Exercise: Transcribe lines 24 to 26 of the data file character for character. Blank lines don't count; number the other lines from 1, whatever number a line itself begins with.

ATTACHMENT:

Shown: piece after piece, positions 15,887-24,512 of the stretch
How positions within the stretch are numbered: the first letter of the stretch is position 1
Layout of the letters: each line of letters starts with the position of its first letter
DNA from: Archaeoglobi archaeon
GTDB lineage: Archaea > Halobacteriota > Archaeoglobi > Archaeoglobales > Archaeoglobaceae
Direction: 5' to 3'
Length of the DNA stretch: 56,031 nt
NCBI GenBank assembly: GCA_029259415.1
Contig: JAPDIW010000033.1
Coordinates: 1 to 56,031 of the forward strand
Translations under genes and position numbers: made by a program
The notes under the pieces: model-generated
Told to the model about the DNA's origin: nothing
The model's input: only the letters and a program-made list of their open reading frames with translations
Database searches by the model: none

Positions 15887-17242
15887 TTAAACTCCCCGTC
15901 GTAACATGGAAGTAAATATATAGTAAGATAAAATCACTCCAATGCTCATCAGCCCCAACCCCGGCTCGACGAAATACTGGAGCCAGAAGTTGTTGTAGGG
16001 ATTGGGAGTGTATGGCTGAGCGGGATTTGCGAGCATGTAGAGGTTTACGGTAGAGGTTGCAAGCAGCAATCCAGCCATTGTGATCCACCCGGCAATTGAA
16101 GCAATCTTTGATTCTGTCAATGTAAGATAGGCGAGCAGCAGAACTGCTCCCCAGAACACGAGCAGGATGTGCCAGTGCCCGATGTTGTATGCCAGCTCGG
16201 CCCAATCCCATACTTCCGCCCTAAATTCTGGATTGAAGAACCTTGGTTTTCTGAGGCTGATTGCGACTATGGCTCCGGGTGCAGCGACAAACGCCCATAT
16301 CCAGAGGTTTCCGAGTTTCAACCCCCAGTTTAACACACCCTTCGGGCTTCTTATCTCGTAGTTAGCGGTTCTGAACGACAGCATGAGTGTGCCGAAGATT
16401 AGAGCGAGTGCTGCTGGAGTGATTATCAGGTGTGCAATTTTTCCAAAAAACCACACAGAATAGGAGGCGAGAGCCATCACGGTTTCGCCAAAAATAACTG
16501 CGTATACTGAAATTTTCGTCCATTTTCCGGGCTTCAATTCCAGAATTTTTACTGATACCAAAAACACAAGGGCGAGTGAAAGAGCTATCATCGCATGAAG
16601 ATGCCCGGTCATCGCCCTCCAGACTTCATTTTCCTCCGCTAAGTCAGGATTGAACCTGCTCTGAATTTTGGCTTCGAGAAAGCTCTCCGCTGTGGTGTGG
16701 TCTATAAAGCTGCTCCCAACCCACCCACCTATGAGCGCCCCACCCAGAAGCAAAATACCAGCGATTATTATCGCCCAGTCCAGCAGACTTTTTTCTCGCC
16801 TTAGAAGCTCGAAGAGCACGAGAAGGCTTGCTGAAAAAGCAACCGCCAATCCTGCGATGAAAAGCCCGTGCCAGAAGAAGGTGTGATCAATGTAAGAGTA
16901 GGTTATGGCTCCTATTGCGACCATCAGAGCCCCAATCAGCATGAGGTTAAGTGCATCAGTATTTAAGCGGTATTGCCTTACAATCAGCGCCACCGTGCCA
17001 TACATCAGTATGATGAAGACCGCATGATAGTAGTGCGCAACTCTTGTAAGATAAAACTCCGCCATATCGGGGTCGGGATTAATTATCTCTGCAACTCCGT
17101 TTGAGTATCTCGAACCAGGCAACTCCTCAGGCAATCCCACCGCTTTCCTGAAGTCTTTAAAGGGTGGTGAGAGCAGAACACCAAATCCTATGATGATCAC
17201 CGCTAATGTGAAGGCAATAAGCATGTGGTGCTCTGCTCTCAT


16501 CGTATACTGAAATTTTCGTCCATTTTCCGGGCTTCAATTCCAGAATTTTTACTGATACCAAAAACACAAGGGCGAGTGAAAGAGCTATCATCGCATGAAG
16601 ATGCCCGGTCATCGCCCTCCAGACTTCATTTTCCTCCGCTAAGTCAGGATTGAACCTGCTCTGAATTTTGGCTTCGAGAAAGCTCTCCGCTGTGGTGTGG
16701 TCTATAAAGCTGCTCCCAACCCACCCACCTATGAGCGCCCCACCCAGAAGCAAAATACCAGCGATTATTATCGCCCAGTCCAGCAGACTTTTTTCTCGCC